Although the definition of optimal growth for preterm infants is still subject to debate (Cooke RJ 2003), recommendations have been made on their energy intake. Currently, the standard energy intake for a newborn is commonly accepted as 120 kcal/kg/day and recommendations for preterm infants from different authorities range from 98 kcal/kg/day to 135 kcal/kg/day (Klein 2002). This range of energy values was found by different studies to be required to cover for variations in the energy expenditure of preterm infants while providing sufficient energy to approximate intrauterine growth rates (Klein 2002) and could hence be regarded as standard range of energy intakes. Energy levels beyond this range were used to achieve greater growth than intrauterine rates or to compensate for deficits, and could be considered as increased intakes. Currently, the maximum achievable energy intake for preterm infants with positive benefit-risk balance is not known (Klein 2002). The definition of "standard" and "increased" intakes will probably change with changes in the definition of standard growth for preterm infants. A fluid limit of 150 ml/kg/day is assumed when making nutritional recommendations, although some in practice raise the limits up to 180 to 200 ml/kg/day (Klein 2002). The differences in the energy contents of feed and in fluid regimes lead to variations in the working definitions of standard and increased energy intakes. These intakes may not be consistently achieved in practice (Carlson 1998).

Why it is important to do this review

This review aims to examine the effect of increased energy intake on mortality, respiratory, growth and neurodevelopmental outcomes for preterm infants with (or developing) CLD. We also assess whether increased energy intake in these infants is associated with significant complications.

Objectives

To evaluate the effect of increased energy intake compared to standard energy intake on mortality, respiratory parameters, growth, and neurodevelopmental outcome in preterm infants with (or developing) chronic lung disease/bronchopulmonary dysplasia.

In these infants, is increased energy intake associated with any significant complication compared to standard energy intake?

Subgroup analysis will be performed if available for the following:

  1. trials using enteral and/or parenteral methods of delivering increased energy intake;
  2. trials using standard fluid volumes and increased fluid volumes to achieve increased energy intake;
  3. trials providing additional energy using predominantly protein, carbohydrate or fat, or mixtures of equal proportions (in terms of caloric values);
  4. infants with established CLD/BPD and those considered as developing CLD/BPD (as detailed in Types of Participants).

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Methods

Criteria for considering studies for this review

Types of studies

Randomized and quasi randomised controlled trials.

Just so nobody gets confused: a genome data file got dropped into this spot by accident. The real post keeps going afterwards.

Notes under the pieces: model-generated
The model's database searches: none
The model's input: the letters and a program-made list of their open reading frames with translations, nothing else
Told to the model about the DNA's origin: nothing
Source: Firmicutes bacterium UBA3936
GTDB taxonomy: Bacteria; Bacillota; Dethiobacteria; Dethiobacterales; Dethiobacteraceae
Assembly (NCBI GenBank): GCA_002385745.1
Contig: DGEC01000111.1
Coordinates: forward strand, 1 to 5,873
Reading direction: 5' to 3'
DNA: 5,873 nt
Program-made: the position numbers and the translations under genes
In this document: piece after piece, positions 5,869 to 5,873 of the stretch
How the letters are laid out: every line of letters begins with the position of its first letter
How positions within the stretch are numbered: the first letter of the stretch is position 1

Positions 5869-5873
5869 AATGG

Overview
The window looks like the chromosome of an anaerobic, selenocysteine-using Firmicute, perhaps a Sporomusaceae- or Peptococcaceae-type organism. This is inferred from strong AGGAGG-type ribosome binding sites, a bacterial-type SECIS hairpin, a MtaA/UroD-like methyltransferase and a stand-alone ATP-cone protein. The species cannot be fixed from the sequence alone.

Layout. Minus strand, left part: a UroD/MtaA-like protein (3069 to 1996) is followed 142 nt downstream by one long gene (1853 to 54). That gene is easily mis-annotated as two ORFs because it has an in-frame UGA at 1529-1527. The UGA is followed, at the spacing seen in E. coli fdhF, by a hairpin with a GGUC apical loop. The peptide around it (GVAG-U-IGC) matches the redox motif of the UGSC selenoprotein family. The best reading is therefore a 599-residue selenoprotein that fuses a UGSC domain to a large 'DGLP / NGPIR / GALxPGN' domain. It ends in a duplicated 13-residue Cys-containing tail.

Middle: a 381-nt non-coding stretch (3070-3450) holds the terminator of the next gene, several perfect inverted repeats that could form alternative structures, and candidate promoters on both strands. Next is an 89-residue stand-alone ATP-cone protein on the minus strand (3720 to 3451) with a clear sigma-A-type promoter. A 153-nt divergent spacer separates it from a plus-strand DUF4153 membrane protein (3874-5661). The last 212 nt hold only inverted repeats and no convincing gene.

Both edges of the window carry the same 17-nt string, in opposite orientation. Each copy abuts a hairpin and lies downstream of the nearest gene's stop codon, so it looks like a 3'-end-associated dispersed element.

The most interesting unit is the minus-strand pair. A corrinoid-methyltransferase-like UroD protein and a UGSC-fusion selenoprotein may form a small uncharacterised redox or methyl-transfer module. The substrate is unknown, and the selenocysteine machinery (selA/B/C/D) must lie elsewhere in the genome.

Types of participants

Preterm infants (< 37 completed weeks of gestation) with or who are developing BPD/CLD.

Infants considered as having BPD/CLD should fulfil the following criteria:

Oxygen dependence at 28 days after birth or at 36 weeks postmenstrual age and/or typical chest x-ray changes.

Infants considered as developing BPD/CLD should fulfil the following criteria:

  1. less than 14 days of life at recruitment;
  2. oxygen dependent including those who are ventilated.

These criteria are set so there will be sufficient periods of intervention for the assessment of clinically important outcomes, such as days on oxygen and CLD at day 28 or at 36 weeks postmenstrual age.

Types of interventions

Feeding practice aiming to deliver increased energy intake compared with standard feeding practice.

Increased energy feedings may include any of the following approaches:

  1. enteral feeding using energy-enriched formula or fortified breast milk with the same feed volume as the control group. Energy-enriched formula or fortified breast milk should contain energy value higher than that of the standard preterm formula (80 kcal/100 ml);
  2. enteral feeding using higher feed volume than the control group, with either energy-enriched formula, standard preterm formula, fortified or unfortified breast milk or standard term formula, alone or in any combination. The targeted feed volume in the experimental group should exceed 150 ml/kg/day;
  3. enteral feeding using nutrient supplements to boost energy intake in addition to the standard feeding regime. Nutrient supplement can be given in the forms of protein, carbohydrate, fat or a mixture;
  4. parenteral feeding alone;
  5. enteral and parenteral feeding combined, in any proportion.

The targeted level of increased energy intake will be accepted as variously defined by the authors of the included trials but must be greater than 135 kcal/kg/day.

Standard energy feeding:

The targeted level of standard energy intake will be accepted as variously defined by the authors of the included trials. However a range between 98 to 135 kcal/kg/day will be set to avoid the inclusion of studies with unusual practices.

The intervention may commence as soon as the infant is considered to be developing BPD/CLD, as detailed in "Types of participants". For trials assessing long term outcomes like growth and neurodevelopment, the intervention may commence before or after discharge. The intervention should be given for at least one month.

Types of outcome measures

Primary outcomes
  1. Number of infants with CLD at 28 days after birth or at 36 weeks postmenstrual age.
  2. Neonatal mortality (mortality within 28 days of life).
  3. Number of infants with CLD or neonatal mortality.
Secondary outcomes
Secondary outcome measures
  1. Other short term respiratory outcomes including:
    1. days on oxygen;